A Phase 2, randomized, partially blinded, active-controlled study assessing the efficacy and safety of variable anticoagulation reversal using the REG1 system in patients with acute coronary syndromes: results of the RADAR trial
European Heart Journal, 08/23/2012
Povsic TJ et al. – At least 50% reversal is required to allow safe sheath removal after cardiac catheterization. REG1 appears a safe strategy to anticoagulate acute coronary syndromes patients managed invasively and warrants further investigation in adequately powered clinical trials of patients who require short–term high–intensity anticoagulation.Methods
- Non–ST–elevation ACS patients (n = 640) with planned early cardiac catheterization via femoral access were randomized 2:1:1:2:2 to pegnivacogin with 25, 50, 75, or 100% anivamersen reversal or heparin.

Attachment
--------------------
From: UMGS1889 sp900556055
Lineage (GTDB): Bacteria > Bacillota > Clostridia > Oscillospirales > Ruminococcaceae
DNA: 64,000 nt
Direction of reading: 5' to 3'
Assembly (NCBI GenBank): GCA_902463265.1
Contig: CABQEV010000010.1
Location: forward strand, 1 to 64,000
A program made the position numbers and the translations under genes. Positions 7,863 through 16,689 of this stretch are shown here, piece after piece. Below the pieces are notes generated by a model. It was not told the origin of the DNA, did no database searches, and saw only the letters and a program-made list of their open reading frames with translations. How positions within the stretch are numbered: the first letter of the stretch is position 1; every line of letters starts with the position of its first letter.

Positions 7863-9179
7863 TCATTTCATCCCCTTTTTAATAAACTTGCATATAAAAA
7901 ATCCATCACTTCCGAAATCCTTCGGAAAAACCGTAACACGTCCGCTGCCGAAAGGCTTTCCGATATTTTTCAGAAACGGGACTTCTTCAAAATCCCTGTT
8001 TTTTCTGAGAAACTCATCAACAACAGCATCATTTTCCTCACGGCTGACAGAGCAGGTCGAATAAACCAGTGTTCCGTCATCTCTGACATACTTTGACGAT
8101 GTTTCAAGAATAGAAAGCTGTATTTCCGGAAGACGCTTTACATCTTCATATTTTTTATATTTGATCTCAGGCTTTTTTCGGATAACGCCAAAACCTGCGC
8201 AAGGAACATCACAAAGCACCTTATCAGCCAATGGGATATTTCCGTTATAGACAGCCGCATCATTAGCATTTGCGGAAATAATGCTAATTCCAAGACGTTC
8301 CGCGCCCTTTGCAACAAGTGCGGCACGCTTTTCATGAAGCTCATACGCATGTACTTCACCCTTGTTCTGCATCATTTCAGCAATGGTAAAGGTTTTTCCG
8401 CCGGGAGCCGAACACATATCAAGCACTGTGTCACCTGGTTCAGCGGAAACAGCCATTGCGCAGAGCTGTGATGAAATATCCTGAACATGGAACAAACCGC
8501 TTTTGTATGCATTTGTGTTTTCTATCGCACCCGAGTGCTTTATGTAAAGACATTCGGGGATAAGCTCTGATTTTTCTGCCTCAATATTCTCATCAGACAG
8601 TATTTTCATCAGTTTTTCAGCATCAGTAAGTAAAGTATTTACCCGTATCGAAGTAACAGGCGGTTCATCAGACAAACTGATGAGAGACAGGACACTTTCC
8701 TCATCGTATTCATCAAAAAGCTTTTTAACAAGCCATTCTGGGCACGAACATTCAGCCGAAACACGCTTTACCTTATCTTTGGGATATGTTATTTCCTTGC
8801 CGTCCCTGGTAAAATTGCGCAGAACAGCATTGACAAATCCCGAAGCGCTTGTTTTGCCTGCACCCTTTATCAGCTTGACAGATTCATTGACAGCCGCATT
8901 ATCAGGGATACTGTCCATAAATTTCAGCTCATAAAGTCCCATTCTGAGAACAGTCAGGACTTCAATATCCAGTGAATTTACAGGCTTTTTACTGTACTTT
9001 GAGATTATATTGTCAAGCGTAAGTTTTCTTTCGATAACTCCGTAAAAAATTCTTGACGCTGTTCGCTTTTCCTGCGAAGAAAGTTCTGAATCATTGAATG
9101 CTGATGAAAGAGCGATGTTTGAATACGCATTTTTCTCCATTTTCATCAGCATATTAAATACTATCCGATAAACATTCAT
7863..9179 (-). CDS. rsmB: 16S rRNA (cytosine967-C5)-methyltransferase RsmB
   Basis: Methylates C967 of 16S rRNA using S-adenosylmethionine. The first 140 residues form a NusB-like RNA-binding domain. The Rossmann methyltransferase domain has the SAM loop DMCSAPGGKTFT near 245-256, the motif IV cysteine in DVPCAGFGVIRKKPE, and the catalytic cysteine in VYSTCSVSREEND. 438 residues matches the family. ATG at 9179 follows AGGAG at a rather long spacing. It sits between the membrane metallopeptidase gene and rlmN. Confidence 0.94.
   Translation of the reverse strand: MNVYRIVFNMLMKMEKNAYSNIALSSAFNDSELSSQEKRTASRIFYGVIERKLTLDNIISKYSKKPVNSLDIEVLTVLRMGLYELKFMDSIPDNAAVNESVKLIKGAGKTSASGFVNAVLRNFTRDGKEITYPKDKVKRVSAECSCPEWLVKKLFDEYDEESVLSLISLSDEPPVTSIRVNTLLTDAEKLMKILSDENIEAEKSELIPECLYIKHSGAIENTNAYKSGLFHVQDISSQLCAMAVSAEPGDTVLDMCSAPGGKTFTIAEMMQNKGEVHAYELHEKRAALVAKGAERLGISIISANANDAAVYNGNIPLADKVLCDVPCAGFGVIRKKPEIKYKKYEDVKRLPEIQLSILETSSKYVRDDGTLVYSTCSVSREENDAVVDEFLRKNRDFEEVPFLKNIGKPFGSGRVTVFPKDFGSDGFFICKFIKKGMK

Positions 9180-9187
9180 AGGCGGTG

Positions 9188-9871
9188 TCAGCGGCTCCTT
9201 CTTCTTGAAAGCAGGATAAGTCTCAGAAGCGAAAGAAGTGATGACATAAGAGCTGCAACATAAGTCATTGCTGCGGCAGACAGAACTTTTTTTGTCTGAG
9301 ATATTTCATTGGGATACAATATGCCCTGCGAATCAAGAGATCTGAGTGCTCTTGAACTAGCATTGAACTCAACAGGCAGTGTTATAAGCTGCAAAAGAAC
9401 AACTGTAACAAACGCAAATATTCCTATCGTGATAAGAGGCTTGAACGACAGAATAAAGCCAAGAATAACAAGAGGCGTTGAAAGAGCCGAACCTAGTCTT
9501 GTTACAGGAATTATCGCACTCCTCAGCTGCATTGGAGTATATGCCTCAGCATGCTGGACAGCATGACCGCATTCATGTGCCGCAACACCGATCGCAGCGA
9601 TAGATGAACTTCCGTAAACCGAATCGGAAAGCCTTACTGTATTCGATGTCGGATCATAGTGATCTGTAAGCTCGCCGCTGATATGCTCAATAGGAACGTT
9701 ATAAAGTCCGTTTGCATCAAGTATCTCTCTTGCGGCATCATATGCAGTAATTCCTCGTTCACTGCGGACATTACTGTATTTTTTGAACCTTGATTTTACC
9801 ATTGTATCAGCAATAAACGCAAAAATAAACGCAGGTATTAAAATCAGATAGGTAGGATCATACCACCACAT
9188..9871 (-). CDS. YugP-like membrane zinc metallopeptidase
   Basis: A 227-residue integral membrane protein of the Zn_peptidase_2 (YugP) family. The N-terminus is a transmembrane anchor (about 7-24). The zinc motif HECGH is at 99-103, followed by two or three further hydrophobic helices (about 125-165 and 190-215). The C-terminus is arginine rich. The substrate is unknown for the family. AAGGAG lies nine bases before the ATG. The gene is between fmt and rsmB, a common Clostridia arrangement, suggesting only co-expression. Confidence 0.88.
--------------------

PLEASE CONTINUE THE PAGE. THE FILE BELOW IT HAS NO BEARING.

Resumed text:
- The primary endpoint was total ACUITY bleeding through 30 days.
- Secondary endpoints included major bleeding and the composite of death, myocardial infarction, urgent target vessel revascularization, or recurrent ischaemia.
- Enrolment in the 25% reversal arm was suspended after 41 patients.
- Enrolment was stopped after three patients experienced allergic–like reactions.
- Bleeding occurred in 65, 34, 35, 30, and 31% of REG1 patients with 25, 50, 75, and 100% reversal and heparin.
- Major bleeding occurred in 20, 11, 8, 7, and 10% of patients.
- Ischaemic events occurred in 3.0 and 5.7% of REG1 and heparin patients, respectively.